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  Félix Peña

INTERNATIONAL TRADE RELATIONS NEWSLETTER
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CHALLENGES FACED IN INTEGRATION PROCESSES
A view from the perspective of Latin American countries.


by Félix Peña
February 2022

English translation: Isabel Romero Carranza


 

In other opportunities we have addressed the issue of the different modalities of joint work between nations in the sphere of international trade, especially if they are developed in the context of integration and cooperation processes within the institutional framework of the WTO.

This is a question that has acquired greater relevance in light of the often serious challenges that we are observing today at the global level and in the different geographic regions in which international competition is developing through the processes of economic integration. These are challenges that sometimes exceed the economic aspect and often penetrate deeply in the political and strategic spheres by bringing into play the power relations between nations and even within nations themselves. They remind us of other historical moments in which conflicts between countries belonging to contiguous geographic regions led to war.

In recent decades, some of the experiences of joint and institutionalized work between contiguous nations originated, precisely, as a way of overcoming existing collision courses between relevant players in the same region. This was certainly the case of the process that finally led to the creation of the European Union and, to a certain degree, also the case of the origins of Mercosur.

Three methodological issues seem to be the most relevant so that, depending on how they are addressed, the current trend towards the possible irrelevance of Mercosur can be reversed. These are: the methods for opening the respective markets and their impact on international trade negotiations; the institutional methodologies applied for the adoption of joint decisions that translate into legal commitments; and the ones used to ensure that an integration process is effectively guided by common rules.

But to render a debate on Mercosur more engaging, it would be necessary to insert it into a broader debate on the development of effective and efficient methods for regional cooperation, which would make it possible to harness all the institutional potential developed in the Latin American region and in its sub-regions (South America, Central America and the Caribbean.


At present, economic integration processes face complex challenges. This is undoubtedly the case of Mercosur. At the same time, innovative methodologies are emerging in the joint work between nations of the same geographic region. In Asia-Pacific, for example, this is the case with the Regional Comprehensive Economic Partnership (RCEP), to which we have referred in our January newsletter.

On previous occasions, we have addressed the issue of the different modalities of joint work between nations, especially if they are developed through integration and cooperation processes within the institutional scope of the WTO and, therefore, of its rules (see our May 2021 newsletter).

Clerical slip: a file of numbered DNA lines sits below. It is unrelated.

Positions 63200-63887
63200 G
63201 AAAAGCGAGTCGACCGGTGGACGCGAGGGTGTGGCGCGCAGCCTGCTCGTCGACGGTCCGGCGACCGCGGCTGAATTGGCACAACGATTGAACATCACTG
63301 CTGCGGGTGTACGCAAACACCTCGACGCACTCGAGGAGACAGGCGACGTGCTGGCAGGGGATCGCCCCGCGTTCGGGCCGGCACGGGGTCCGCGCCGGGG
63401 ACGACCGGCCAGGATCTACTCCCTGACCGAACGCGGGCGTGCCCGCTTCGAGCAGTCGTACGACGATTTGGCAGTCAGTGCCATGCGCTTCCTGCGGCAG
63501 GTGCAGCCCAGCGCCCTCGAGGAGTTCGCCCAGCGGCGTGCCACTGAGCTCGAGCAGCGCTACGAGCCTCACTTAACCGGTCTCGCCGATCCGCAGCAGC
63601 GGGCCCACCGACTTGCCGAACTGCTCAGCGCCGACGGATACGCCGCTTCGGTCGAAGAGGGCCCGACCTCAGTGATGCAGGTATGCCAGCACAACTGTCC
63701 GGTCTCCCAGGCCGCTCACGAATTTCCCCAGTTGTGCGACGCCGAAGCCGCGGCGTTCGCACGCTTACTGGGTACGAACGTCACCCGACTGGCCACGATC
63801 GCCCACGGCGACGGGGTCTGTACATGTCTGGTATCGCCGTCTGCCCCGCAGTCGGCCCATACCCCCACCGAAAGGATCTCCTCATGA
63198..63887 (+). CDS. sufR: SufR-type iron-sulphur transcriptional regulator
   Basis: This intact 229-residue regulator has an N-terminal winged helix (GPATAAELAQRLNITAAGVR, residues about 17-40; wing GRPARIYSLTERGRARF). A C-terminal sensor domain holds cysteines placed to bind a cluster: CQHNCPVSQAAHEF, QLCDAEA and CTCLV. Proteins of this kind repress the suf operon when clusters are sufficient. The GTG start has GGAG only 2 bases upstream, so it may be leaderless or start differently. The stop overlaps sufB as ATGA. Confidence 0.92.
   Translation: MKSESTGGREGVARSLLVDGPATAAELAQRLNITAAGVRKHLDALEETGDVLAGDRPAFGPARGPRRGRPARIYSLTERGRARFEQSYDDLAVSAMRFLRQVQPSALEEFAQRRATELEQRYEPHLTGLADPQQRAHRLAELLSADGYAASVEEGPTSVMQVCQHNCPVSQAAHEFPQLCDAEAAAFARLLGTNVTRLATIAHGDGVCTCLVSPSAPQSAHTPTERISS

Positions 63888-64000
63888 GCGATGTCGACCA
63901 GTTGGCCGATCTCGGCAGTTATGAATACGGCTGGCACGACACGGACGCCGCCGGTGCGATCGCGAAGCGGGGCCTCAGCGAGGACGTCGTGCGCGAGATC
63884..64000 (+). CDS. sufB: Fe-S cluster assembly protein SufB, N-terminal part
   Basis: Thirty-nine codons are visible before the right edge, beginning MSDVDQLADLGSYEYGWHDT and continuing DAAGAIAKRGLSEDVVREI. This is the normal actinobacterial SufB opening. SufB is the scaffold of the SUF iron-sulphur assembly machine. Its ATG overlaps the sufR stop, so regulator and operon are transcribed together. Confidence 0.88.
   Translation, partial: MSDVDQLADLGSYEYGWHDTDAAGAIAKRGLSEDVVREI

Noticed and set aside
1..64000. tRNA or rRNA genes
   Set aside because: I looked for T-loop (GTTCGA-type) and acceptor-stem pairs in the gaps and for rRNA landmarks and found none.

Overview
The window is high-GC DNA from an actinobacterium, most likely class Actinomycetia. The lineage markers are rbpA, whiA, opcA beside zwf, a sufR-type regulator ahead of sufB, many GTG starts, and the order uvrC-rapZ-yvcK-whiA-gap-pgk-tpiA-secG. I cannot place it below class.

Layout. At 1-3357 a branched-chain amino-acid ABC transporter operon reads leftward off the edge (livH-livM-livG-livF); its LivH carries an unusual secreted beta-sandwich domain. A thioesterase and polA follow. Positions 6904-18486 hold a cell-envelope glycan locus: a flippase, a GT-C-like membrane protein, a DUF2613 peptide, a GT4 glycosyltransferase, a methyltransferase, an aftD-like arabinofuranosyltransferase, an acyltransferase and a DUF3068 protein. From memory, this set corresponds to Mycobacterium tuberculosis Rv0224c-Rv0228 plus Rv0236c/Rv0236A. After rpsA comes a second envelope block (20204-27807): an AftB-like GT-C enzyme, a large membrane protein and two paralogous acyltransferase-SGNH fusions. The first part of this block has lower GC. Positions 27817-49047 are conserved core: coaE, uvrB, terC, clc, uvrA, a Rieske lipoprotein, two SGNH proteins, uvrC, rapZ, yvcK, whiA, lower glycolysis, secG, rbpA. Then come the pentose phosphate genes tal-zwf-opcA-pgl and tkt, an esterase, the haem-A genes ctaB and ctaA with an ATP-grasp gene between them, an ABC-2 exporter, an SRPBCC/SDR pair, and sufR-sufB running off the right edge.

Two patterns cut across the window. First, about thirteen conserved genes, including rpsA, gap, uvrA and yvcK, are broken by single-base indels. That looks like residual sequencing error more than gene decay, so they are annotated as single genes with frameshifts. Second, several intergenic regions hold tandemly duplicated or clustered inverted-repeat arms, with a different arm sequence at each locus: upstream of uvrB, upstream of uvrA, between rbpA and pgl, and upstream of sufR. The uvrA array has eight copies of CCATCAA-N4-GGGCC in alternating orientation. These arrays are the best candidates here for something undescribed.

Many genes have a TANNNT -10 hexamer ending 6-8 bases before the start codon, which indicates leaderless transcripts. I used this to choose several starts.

This is an issue that has acquired greater relevance in light of the challenges observed today in the different geographic regions in which international competition is developing through the processes of economic integration and cooperation. These are challenges that often exceed the economic dimension and, at times, even penetrate deeply into the political and strategic spheres by bringing into play the power relations between nations and even within nations themselves.

These challenges are reminiscent mostly of other historical times, when conflicts between countries belonging to contiguous geographic regions led to war. This was the case of the developments that took place during the twenty years between the end of World War I and the beginning of World War II (1918-1939).

It is a historical precedent that requires much attention today because it can teach us something about the characteristics of the present time. It is noteworthy because of the effects produced by changes in the distribution of world power, especially in the degree of concentration of relative power among the main nations, and because of the impacts produced by technological changes.

It is worth bearing in mind that, in recent decades, some of the experiences of joint and institutionalized work between contiguous nations originated, precisely, as a way of overcoming ongoing collision courses between relevant players in the same region.

In this regard, the most notable case is the beginning of the process that led to the creation of the present European Union through the introduction of the Schumann Plan. The Frenchman Jean Monnet, who inspired and played a key role in the whole process, was clear about the potential risks of an international and European situation that could, once again, affect relations between Germany and France, in the context of the already evident clash course that had started to develop between the United States and the Soviet Union.

Monnet did not have academic studies but, as a businessman and for family reasons, was knowledgeable of the international realities (for his biography, thoughts and contributions, see his "Memoirs" written at the end of his intense life, at the age of ninety. For more on Monnet, refer to our October 2019 newsletter and the bibliography recommended in it). Jean Monnet-together with Robert Schumann and Konrad Adenauer, among others-played a decisive role in the conception of approaches that continue to have great validity in today's international realities such as "de facto solidarities", "pooling of resources", "working together", and "common institutions and rules".

These are approaches that were also involved, although with huge differences, in the process that led to the reversal of the collision course between Argentina and Brazil, and which, under the political leadership of Presidents Raúl Alfonsín and José Sarney, among others, led to the initiation of the integration process that was later -and still is -expressed in the process called Mercosur.

In practice, these are approaches that are often more relevant to understanding how to address integration processes between nations than those that can be derived only from concepts and categories coming, for example, from economic theory.

In South America, processes such as those being developed in Mercosur and the Pacific Alliance are also easier for their citizens to understand -with the previously mentioned approaches and, in particular, with the "working together" approach.